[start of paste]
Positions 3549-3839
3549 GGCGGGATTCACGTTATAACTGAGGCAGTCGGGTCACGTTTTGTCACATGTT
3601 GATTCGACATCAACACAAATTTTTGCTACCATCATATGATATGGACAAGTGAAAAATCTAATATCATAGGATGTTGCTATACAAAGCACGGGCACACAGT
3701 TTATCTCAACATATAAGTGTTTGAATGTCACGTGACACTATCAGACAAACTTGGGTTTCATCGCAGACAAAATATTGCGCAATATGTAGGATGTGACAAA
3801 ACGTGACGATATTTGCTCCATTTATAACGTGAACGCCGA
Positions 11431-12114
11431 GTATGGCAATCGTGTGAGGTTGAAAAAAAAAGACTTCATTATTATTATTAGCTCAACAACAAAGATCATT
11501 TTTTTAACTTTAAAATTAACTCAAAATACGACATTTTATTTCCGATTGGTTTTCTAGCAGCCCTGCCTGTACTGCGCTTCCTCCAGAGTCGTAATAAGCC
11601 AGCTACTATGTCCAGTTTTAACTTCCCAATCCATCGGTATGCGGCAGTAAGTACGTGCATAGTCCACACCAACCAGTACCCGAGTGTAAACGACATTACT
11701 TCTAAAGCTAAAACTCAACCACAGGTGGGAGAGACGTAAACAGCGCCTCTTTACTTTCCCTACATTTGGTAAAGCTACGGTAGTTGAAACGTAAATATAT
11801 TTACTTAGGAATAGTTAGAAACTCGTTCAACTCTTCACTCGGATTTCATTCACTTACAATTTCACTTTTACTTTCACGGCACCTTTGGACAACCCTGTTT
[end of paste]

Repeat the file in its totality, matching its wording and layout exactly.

Positions 3549-3839
3549 GGCGGGATTCACGTTATAACTGAGGCAGTCGGGTCACGTTTTGTCACATGTT
3601 GATTCGACATCAACACAAATTTTTGCTACCATCATATGATATGGACAAGTGAAAAATCTAATATCATAGGATGTTGCTATACAAAGCACGGGCACACAGT
3701 TTATCTCAACATATAAGTGTTTGAATGTCACGTGACACTATCAGACAAACTTGGGTTTCATCGCAGACAAAATATTGCGCAATATGTAGGATGTGACAAA
3801 ACGTGACGATATTTGCTCCATTTATAACGTGAACGCCGA
Positions 11431-12114
11431 GTATGGCAATCGTGTGAGGTTGAAAAAAAAAGACTTCATTATTATTATTAGCTCAACAACAAAGATCATT
11501 TTTTTAACTTTAAAATTAACTCAAAATACGACATTTTATTTCCGATTGGTTTTCTAGCAGCCCTGCCTGTACTGCGCTTCCTCCAGAGTCGTAATAAGCC
11601 AGCTACTATGTCCAGTTTTAACTTCCCAATCCATCGGTATGCGGCAGTAAGTACGTGCATAGTCCACACCAACCAGTACCCGAGTGTAAACGACATTACT
11701 TCTAAAGCTAAAACTCAACCACAGGTGGGAGAGACGTAAACAGCGCCTCTTTACTTTCCCTACATTTGGTAAAGCTACGGTAGTTGAAACGTAAATATAT
11801 TTACTTAGGAATAGTTAGAAACTCGTTCAACTCTTCACTCGGATTTCATTCACTTACAATTTCACTTTTACTTTCACGGCACCTTTGGACAACCCTGTTT